Judge validates legality of Google's caching practice

Do you have a question? Post it now! No Registration Necessary.  Now with pictures!

Threaded View


Page 1 of 1
Judge validates legality of Google's caching practice
By: Juan Carlos Perez
IDG News Service (Miami Bureau)  (20 Mar 2006)

A lawsuit that sought to establish as illegal several core functions of
Google Inc.'s search engine has been dismissed, a boost to the company
as it defends itself against similar allegations in other cases.

Writer and publisher Gordon Roy Parker sued Google in 2004, leveling 11
claims against the operator of the world's most popular search engine,
including various instances of copyright infringement, defamation,
invasion of privacy and negligence.

In a 20-page decision handed down last Friday, March 10, Judge R.
Barclay Surrick of the U.S. District Court for the Eastern District of
Pennsylvania dismissed the lawsuit, saying the plaintiff failed to
state a claim on which relief could be granted.

At issue in this case was the legality of Google's practice of
automatically storing a copy of Web pages it indexes, a practice known
as caching. It lets Google offer in its search results not only links
to live Web pages but also to archived snapshots of those pages kept by

The lawsuit also questioned the legality of Google's practice of
automatically archiving postings made to the Usenet online bulletin
board system, which the Mountain View, California, company maintains.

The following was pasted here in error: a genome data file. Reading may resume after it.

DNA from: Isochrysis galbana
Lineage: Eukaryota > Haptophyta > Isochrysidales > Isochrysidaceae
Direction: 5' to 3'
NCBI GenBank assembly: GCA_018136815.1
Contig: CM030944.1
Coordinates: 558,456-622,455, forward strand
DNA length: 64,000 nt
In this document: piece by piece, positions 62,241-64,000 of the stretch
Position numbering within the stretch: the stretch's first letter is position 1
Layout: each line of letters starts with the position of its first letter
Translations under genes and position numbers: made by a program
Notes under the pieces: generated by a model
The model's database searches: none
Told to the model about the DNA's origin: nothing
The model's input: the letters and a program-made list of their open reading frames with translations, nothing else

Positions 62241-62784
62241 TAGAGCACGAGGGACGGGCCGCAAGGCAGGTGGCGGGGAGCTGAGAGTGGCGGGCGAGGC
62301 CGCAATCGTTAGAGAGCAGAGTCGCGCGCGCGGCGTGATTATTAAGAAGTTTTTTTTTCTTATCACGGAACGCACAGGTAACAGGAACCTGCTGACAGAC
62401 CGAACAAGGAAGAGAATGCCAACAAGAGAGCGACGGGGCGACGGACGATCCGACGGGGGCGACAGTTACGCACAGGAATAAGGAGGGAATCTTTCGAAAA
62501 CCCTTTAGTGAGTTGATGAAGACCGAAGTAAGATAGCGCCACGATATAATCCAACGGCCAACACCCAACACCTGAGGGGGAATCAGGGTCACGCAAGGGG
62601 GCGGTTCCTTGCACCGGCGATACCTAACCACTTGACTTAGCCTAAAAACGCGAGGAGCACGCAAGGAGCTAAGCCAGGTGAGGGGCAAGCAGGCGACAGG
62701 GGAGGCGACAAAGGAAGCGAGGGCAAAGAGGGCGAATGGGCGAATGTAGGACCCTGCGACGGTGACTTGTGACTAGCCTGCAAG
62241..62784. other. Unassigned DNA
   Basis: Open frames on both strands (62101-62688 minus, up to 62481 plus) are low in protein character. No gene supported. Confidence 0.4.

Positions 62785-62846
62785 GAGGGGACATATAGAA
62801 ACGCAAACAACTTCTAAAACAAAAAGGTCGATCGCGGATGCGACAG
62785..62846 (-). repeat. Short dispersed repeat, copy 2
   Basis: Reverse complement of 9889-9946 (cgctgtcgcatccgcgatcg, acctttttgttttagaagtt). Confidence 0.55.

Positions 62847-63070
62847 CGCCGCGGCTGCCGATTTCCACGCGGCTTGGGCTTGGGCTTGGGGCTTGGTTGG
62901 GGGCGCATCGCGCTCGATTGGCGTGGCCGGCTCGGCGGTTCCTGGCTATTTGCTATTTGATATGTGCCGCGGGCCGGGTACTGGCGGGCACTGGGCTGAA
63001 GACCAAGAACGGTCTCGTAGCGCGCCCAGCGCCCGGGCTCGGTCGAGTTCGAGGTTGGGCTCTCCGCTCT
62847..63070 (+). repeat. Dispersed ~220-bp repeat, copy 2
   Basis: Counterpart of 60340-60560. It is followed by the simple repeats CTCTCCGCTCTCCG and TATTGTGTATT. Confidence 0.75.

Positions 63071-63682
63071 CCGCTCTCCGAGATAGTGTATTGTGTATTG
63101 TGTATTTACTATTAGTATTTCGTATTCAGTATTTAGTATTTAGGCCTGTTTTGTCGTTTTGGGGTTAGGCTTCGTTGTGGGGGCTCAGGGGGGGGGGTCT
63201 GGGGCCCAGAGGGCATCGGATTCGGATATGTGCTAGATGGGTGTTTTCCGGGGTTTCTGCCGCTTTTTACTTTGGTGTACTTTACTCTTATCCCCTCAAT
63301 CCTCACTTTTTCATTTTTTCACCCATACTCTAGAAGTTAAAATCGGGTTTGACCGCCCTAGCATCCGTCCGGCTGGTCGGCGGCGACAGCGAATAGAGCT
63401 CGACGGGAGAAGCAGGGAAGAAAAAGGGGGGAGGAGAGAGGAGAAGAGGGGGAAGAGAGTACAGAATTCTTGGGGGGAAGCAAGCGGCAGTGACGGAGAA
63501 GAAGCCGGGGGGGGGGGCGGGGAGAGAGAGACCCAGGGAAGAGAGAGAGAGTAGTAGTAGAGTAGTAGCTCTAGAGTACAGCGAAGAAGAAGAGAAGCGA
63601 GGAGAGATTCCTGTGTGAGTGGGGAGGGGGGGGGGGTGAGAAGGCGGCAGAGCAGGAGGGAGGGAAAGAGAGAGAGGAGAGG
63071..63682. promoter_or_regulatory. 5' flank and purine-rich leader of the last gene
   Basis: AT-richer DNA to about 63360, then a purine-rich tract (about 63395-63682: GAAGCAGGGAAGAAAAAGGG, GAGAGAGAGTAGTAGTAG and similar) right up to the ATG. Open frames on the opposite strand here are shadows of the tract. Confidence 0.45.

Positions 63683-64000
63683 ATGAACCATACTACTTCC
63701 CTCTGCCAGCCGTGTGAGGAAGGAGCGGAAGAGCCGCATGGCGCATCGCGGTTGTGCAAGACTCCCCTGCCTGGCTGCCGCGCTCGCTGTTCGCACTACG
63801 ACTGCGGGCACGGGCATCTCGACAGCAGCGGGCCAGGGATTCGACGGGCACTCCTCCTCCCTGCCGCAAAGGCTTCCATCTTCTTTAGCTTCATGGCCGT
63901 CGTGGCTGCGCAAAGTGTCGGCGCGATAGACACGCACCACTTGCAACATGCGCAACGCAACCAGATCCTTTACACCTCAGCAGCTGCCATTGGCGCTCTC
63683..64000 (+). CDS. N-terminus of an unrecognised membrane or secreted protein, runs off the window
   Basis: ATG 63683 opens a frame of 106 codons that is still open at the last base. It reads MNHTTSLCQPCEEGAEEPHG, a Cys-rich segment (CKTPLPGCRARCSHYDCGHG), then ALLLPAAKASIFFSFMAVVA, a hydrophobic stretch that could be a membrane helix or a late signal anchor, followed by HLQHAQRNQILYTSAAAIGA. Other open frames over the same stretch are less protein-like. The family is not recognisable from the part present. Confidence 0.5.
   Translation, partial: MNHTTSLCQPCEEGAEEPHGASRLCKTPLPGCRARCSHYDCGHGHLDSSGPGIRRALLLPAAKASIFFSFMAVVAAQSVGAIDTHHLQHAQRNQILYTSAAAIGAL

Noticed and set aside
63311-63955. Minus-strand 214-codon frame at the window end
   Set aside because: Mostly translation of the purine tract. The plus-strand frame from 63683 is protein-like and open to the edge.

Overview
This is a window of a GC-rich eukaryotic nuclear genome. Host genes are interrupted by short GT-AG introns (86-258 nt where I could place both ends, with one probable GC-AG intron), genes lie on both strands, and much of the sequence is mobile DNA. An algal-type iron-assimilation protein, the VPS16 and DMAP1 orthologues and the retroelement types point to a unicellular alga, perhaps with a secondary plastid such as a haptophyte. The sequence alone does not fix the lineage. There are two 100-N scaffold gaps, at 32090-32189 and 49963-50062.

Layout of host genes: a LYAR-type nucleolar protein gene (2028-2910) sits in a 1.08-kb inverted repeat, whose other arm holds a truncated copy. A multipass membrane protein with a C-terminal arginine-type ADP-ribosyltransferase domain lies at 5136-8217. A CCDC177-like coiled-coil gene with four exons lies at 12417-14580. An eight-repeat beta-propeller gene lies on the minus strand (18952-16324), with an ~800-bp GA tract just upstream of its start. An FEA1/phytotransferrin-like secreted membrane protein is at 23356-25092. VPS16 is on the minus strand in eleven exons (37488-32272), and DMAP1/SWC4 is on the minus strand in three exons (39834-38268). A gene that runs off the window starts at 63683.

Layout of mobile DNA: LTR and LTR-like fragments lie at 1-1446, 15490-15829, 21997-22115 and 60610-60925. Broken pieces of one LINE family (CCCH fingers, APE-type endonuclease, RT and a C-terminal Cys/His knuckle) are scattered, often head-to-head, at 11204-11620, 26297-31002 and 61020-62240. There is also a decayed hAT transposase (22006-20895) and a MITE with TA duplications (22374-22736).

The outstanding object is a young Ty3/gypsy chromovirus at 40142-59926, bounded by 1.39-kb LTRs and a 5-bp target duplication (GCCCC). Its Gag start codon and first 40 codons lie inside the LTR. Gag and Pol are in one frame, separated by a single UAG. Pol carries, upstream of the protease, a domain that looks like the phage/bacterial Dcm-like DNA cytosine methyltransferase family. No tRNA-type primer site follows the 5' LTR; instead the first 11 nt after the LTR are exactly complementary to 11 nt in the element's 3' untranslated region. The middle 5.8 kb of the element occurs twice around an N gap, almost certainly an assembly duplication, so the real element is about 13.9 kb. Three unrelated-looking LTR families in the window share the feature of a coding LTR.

The lawsuit also challenged Google's practice of serving up excerpts of
Web pages' texts along with links to them in its search results.

Throughout his decision, Judge Surrick confesses finding the complaint
confusing, calling it at one time a "rambling pleading" and often
indicating that its arguments and allegations were unclear. But the
judge left no doubt that Google's caching of Web pages, archiving of
Usenet posting and provision of Web page excerpts do not constitute
copyright infringement.

Parker isn't the only one taking Google to court over its search engine
practices. The Agence France Presse wire service is suing Google for
copyright infringement over the inclusion of AFP content in the Google
News service, which aggregates links to news stories, often providing
excerpts and thumbnail images from them. Perfect 10 Inc., an adult
entertainment company, is also suing the company over inclusion of
thumbnail images of its photos in Google's image search service.
Perfect 10 obtained a victory in February when the court issued a
preliminary injunction against Google.

Parker, who publishes his writings online using the name Snodgrass
Publishing Group and runs the site , at one time posted a portion of
one of his books on Usenet. In his lawsuit, he argued that Google's
automatic archiving of his Usenet post constituted direct copyright
infringement. Parker, who acted as his own attorney, also argued that
Google violates his copyright when it provides excerpts from his Web
site in search results and when it caches his Web pages.

Neither Parker nor Google immediately responded to requests seeking

Re: Judge validates legality of Google's caching practice

Quoted text here. Click to load it

You mean like this ?

----== Posted via Newsfeeds.Com - Unlimited-Unrestricted-Secure Usenet News==----
http://www.newsfeeds.com The #1 Newsgroup Service in the World! 120,000+
----= East and West-Coast Server Farms - Total Privacy via Encryption =----

Re: Judge validates legality of Google's caching practice

__/ [ canadafred ] on Monday 20 March 2006 19:54 \__

Quoted text here. Click to load it

Quote mining or selective quoting?

Quoted text here. Click to load it

I've gone too far already. Might as well go all the way:

Shit. Fuck. I hate George Bush.

Roy S. Schestowitz      |    "ASCII stupid question, get a stupid ANSI"
http://Schestowitz.com  |    SuSE Linux          PGP-Key: 0x74572E8E
 12:00am  up 12 days 16:37,  8 users,  load average: 0.38, 0.74, 0.72
      http://iuron.com - help build a non-profit search engine

Site Timeline